This was one of those unplanned trips. Since we three cousins had time after dropping my aunt and uncle at Yeshwantpur Railway Station at 1.45 p.m, we decided to visit Hoysala temples at Vigna Sante and Shettikere in Tumkur district.
Half way through, considering the road condition, distance, traffic, etc., we realized that we can cover only Shettikere.
We reached Shettikere at about 5 p.m. Though the temple was closed, a kid in front of the temple led us to the priest’s house and got us temple keys.
We took some snaps in and around the temple. But we still did not know anything about it (info available on the internet not included).
Earlier, the current village of Shettikere was divided into two parts, Bharatapuri and Shettikere. As per that, the temple is actually in Bharatapuri. We thought of asking the priest and came out of the temple. Just outside the temple, we stopped a localite to ask for an alternative route back home as the road we took to reach here was pretty bad. But as soon as we told him that we came from Bangalore, this guy volunteered to give us all the information he had about the temple. Here is what he told:
- The temple was constructed in one day and one night.
- The huge dhwajasthambha (flagstaff, the single stone pillar in front of the temple) was carried by one person. The boulders used in the temple wall were also carried by human beings.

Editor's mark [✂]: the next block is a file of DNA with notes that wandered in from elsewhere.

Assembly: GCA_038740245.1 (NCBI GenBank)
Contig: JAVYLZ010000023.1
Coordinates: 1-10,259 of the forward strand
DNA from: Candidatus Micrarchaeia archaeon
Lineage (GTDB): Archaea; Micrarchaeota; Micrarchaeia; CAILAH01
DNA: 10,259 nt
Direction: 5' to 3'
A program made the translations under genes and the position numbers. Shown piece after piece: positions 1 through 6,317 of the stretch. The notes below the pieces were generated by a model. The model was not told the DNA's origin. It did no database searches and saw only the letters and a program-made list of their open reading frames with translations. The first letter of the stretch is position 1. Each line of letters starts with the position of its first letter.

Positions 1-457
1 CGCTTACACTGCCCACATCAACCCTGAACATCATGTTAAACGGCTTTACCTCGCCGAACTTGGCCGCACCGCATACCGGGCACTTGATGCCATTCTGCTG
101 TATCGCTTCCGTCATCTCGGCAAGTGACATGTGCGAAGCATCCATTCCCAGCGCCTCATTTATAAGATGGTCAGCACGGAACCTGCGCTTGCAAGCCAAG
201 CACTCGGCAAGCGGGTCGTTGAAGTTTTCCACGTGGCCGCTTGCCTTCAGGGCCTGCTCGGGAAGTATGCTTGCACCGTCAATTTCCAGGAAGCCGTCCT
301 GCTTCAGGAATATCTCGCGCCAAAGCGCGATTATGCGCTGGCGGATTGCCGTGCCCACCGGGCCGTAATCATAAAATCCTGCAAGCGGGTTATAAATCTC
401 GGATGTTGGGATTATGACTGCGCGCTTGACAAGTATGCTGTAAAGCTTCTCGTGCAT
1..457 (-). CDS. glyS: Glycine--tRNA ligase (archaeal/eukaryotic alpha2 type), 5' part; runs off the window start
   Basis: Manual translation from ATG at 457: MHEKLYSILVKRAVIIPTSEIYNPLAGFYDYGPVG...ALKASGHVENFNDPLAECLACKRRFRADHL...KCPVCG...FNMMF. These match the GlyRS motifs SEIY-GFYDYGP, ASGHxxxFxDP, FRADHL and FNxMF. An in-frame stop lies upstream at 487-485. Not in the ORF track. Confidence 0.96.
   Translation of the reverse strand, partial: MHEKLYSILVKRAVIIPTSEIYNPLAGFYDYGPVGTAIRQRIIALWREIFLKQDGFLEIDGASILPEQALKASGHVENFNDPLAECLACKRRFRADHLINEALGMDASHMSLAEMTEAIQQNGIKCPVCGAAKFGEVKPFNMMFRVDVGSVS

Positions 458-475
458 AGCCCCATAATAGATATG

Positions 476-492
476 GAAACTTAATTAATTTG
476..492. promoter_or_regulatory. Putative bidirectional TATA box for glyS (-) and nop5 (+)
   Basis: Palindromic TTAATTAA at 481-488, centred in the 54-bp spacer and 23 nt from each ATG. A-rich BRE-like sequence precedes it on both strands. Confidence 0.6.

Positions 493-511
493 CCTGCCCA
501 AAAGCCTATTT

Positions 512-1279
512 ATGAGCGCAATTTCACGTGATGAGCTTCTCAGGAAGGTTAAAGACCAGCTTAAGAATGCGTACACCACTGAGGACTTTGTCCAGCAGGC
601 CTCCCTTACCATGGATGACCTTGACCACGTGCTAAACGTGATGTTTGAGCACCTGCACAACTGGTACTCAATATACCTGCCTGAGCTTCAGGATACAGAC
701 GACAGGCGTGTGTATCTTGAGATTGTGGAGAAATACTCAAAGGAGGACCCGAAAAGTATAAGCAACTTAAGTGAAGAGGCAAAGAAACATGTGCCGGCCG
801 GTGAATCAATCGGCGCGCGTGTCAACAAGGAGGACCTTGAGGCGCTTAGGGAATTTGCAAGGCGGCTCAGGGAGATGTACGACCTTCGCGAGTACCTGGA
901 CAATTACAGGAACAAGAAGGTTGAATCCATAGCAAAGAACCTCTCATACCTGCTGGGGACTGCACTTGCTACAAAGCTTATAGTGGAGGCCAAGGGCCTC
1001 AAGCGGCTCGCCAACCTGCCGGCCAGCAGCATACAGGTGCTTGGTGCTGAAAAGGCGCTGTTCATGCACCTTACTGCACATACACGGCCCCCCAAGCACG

- Two chariots, made of silver and bronze, are believed to be buried deep inside the ground on either side of the main temple complex.
- The inscription inside the temple gives all the details about the temple. One can read by holding a mirror to it.
- The main deity is facing east.
- The area around the temple encroached by villages.
After getting all the details, we visited the priest’s house, thanked him, and started our journey back home.
Onward: Bangalore > Gubbi > Kibbanahalli Cross > Chikkanayakanahalli > Shettikere
Return: Shettikere > Saasalu > Kibbanahalli cross > Gubbi > Bangalore
- The father of the kid who got us keys and the current priest were classmates.
- The priest told us that Bhyrappa, the only person who knew the complete history of the temple, passed away.
- The temple looks magnificent when it is lit in the evenings. The main deity can then be seen from a distance of 300 meters outside the temple complex. We did not wait till then though.
- The guy who gave us all the details was drunk. No, not the priest. I am referring to the other guy.